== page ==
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We caught up with David Johnson, the fan who made the putt at the Ryder Cup

Remember David Johnson, the fan at Hazeltine who playfully heckled a trio of Team Europe golfers during a practice round at the 2016 Ryder Cup, then backed up his words by sinking a 12-foot putt that the professionals couldn't?

In case you don't, here's a refresher:

We caught up with Johnson, an insurance agent based out of Mayville, North Dakota, as he re-lived the famous putt, talked about life since then and his plans to return to the Ryder Cup.

"Small town North Dakota life is pretty much back to normal," he said. "It was certainly a wild couple days afterwards and then from one of the interviews I did, I was given the opportunity to go to the Masters so that was pretty unbelievable. That was quite an experience going down there. But since then, I’ve gotten to re-live the moment a lot with conversations through people I either bump into now and again or don’t see super often so it’s certainly still a conversation piece.”

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Johnson made the putt nearly two years ago so he said he's still thrown off when people recognize him on occasion from his performance on the 6th green at Hazeltine. He was at the Golf Center in Grand Forks, North Dakota, two weeks ago when a fellow customer who was getting fitted for golf clubs turned around and said, "Hey, you’re the guy from Hazeltine, right?"

But that's what happens when, as Johnson puts it, “Not a lot of people have gotten the opportunity to … walk out, in essence try to make a fool out of yourself, and somehow the hole stops the ball and it kind of went from there.”

He said that while business hasn't necessarily increased since the putt, the ribbing from his customers and members of the local community certainly has. "They really love to make fun of me and enjoy the moment with me," Johnson said.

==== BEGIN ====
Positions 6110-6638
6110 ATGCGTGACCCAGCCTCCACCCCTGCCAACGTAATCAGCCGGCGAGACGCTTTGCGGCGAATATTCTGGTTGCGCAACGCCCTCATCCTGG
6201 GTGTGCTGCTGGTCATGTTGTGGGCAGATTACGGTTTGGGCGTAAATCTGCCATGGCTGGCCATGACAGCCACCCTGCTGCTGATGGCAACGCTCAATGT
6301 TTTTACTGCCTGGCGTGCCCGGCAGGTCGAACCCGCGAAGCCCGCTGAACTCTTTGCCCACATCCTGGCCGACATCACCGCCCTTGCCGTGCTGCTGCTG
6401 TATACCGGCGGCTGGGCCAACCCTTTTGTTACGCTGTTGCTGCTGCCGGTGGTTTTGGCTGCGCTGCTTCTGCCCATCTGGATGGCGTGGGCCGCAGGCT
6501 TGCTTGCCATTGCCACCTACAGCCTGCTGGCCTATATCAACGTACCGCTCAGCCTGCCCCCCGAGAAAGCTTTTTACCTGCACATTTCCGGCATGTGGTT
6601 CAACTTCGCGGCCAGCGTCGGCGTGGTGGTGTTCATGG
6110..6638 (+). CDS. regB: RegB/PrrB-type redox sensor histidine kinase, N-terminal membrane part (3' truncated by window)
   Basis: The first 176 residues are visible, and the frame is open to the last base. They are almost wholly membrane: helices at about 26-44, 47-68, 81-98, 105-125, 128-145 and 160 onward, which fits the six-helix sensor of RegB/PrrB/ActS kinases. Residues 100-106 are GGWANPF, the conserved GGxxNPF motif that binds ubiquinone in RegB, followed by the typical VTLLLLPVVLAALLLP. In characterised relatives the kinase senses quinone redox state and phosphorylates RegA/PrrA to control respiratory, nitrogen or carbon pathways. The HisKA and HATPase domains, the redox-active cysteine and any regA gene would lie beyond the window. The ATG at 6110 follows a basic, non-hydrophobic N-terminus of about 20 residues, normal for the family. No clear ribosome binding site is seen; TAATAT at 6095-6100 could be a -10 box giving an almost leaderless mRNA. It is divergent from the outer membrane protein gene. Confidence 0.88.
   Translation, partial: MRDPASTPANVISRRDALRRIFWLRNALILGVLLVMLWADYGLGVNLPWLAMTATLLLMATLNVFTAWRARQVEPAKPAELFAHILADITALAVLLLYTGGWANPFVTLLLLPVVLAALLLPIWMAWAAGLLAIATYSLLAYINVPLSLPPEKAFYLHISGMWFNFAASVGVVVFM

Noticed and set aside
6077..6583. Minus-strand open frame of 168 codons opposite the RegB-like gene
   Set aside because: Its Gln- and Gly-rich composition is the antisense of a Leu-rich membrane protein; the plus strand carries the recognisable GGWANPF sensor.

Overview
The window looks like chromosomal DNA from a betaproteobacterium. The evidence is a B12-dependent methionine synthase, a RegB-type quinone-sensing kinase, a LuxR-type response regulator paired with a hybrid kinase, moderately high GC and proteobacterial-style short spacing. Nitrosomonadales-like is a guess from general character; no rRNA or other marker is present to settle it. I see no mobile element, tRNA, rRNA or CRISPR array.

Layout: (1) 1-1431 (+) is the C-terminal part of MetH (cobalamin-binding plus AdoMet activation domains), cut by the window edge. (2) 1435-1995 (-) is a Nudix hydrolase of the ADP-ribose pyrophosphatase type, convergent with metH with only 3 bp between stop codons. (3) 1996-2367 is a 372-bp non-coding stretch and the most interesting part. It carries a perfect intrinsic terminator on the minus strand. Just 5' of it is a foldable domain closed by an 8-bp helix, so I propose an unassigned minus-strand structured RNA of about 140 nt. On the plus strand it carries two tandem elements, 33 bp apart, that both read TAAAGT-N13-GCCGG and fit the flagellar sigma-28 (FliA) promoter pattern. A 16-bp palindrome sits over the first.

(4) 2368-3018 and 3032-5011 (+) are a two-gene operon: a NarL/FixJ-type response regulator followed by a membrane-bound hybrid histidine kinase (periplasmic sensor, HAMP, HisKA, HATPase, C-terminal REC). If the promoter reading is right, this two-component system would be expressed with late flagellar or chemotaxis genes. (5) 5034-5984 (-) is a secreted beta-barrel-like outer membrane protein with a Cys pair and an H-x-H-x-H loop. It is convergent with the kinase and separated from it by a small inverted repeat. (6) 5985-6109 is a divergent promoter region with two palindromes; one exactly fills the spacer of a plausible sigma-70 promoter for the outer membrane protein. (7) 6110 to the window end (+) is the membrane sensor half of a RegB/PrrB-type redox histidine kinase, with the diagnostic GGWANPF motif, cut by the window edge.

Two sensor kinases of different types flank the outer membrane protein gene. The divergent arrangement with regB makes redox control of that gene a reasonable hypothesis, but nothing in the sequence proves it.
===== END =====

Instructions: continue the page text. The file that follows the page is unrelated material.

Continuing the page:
But that's nothing compared to receiving waves of interview requests from media organizations across the world.

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All it took was that one putt for Johnson's plans for the Ryder Cup week to quickly change from watching golf with his cousin to becoming a media darling. Johnson estimates he was interviewed between 50 and 75 times that week, then another 15 to 20 times since then.

"It kind of went from watching golf to sitting in the media tent to do interviews and phone interviews and phone calls and Skype calls," Johnson said, laughing. "It was very hectic, from the week of golf that we had planned to the week of media that it ended up.” One interview with a London-based magazine was especially tricky, as Johnson had difficulty finding a time to talk that wasn't in the middle of the night for either party.

"The first three days was just crazy," he said. "The first day was absolutely nuts, my phone ended up dying probably an hour after it happened with the emails and the phone calls and the text messages."

Johnson said he doesn't play golf as much as he'd like, though he's able to get out once a week as he balances his time on the links with family commitments, like taking his kids to baseball practice. 

The $100 bill that Justin Rose laid down on the green as an extra incentive for Johnson to make the putt was signed by Rose, Rory McIlroy and Henrik Stenson. Johnson framed it and keeps it in a safe, "so that’s certainly not going to be spent," he said, laughing.

He talked with Stenson afterwards on the driving range and had some back and forth with McIlroy. "They were all super nice guys and it was fun to converse with those guys," Johnson said, "and they seemed to have as much fun with the moment as I did."

 

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Johnson holds out hope that Ryder Cup Europe might reach out to him with a pair of tickets for this year's Ryder Cup at Le Golf National outside of Paris. Until that happens, he has his sights set on a more realistic goal.

"We’d sure like to get back to 2020 when it’s in Wisconsin," he said.